faux support: cup sizes

Starbucks expresses our ounce options in the faux elegance of Short, Tall, Grande, Venti Hot, Venti Cold and Trenta Cold cup sizes. Wawa is cup sizesmuch more utilitarian if no less direct with 12, 16, 20, 24.

How easy it is to lean on this support system when confronted with an endless day of meetings, intense job responsibilities, family obligations and the day-to-day activities that keep our stomachs and bank accounts full.

The support of coffee.

To be sure, countless studies have confirmed the direct health benefits of these daily deliveries (while noting that too much, as with any of life’s potential excesses, turns negative). According to The New York Times, “in recent years, many studies have pointed to coffee’s health benefits, suggesting coffee may protect against Type 2 diabetes, reduce overall deaths and perhaps even help protect against dementia. Other studies have suggested coffee may reduce the risks of certain cancers, including colon cancer. The benefits are generally attributed to coffee’s antioxidant and anti-inflammatory properties.”  And the World Health Organization recently endorsed regularly drinking coffee to prevent several different kinds of cancer.

Yet equally countless is the research forcefully arguing that we humans must get enough sleep, the lack of which directly causes a kaleidoscope of mental and physical problems. Short-term “benefits” have long played against the effects of long-term consequences. Perhaps it’s driving too fast so as not to be late, thus tempting the increasingly likely fate of a crippling accident. Or the immediate pleasures of saturated fat that inevitably lead to problems of heart and weight. Or putting off a doctor’s visit that for the moment delays having to confront this or that increasingly serious health issue. Or… Or… Or.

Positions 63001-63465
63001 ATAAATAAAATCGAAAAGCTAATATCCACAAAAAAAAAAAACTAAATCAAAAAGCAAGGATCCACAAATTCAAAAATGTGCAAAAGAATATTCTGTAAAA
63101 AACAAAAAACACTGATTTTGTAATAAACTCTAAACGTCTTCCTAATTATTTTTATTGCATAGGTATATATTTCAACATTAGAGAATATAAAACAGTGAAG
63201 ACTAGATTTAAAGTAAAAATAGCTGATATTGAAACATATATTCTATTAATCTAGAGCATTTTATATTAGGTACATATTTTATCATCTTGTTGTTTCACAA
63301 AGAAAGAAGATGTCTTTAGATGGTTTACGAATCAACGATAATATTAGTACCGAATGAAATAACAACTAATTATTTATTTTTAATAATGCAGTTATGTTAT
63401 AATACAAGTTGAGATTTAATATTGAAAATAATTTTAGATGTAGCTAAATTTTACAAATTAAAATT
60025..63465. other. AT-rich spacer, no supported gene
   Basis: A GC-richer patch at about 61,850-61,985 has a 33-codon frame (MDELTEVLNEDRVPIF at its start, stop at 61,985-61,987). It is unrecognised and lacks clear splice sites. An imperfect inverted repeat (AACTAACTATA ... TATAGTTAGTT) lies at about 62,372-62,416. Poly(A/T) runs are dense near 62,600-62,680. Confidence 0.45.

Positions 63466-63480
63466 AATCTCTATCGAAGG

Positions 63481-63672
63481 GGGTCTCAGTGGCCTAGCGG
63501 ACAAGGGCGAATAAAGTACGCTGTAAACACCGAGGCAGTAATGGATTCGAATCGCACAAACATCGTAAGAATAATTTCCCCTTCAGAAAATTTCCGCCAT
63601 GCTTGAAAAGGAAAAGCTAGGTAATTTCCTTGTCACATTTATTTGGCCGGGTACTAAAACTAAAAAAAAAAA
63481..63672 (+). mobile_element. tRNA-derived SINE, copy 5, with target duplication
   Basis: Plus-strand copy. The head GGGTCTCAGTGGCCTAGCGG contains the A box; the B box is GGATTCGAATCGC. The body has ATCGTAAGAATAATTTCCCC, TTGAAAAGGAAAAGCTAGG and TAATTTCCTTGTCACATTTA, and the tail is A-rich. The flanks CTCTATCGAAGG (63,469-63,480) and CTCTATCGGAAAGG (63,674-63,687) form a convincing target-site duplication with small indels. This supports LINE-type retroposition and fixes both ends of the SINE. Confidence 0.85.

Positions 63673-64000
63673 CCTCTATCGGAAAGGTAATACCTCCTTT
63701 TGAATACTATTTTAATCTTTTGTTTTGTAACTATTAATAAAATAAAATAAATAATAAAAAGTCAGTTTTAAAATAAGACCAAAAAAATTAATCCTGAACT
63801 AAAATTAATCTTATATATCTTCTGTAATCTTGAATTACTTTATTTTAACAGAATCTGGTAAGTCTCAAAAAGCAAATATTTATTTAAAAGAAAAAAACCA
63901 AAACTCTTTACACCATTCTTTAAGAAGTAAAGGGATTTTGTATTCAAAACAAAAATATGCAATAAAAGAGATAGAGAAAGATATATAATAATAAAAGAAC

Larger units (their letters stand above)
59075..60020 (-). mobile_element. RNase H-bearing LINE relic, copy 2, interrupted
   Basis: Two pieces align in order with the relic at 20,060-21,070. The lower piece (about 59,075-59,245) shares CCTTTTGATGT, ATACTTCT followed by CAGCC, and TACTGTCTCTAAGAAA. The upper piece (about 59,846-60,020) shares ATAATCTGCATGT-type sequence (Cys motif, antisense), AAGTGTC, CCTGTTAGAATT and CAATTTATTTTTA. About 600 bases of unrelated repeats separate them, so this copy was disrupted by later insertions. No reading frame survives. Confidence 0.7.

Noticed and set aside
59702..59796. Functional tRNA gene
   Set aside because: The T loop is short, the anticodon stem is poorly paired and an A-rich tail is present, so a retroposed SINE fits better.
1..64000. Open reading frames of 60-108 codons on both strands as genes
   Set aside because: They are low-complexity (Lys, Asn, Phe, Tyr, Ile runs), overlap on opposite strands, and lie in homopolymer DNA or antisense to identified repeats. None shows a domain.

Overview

Our resourceful and resource-full society enables access to practically anything at all hours of the day and night. A midnight run through the Starbucks drive-thru? A quick pick-me-up at the 24/7 Wawa? Let alone the Internet’s infinity or the ubiquitous diner’s attractions unlimited by the confines of clocks. How easy.

But the brain and body, notwithstanding their remarkable resilience, still need palpable rest, despite our society’s best efforts to the contrary. Why not hold off responding to that last possible email or text message, or setting the alarm 15 minutes later or heading up to the pillows 15 minutes earlier? No question, we can choose our cup sizes and feel that rush of short-term support, yet that bit of extra dream time ultimately offers far more consequential rewards.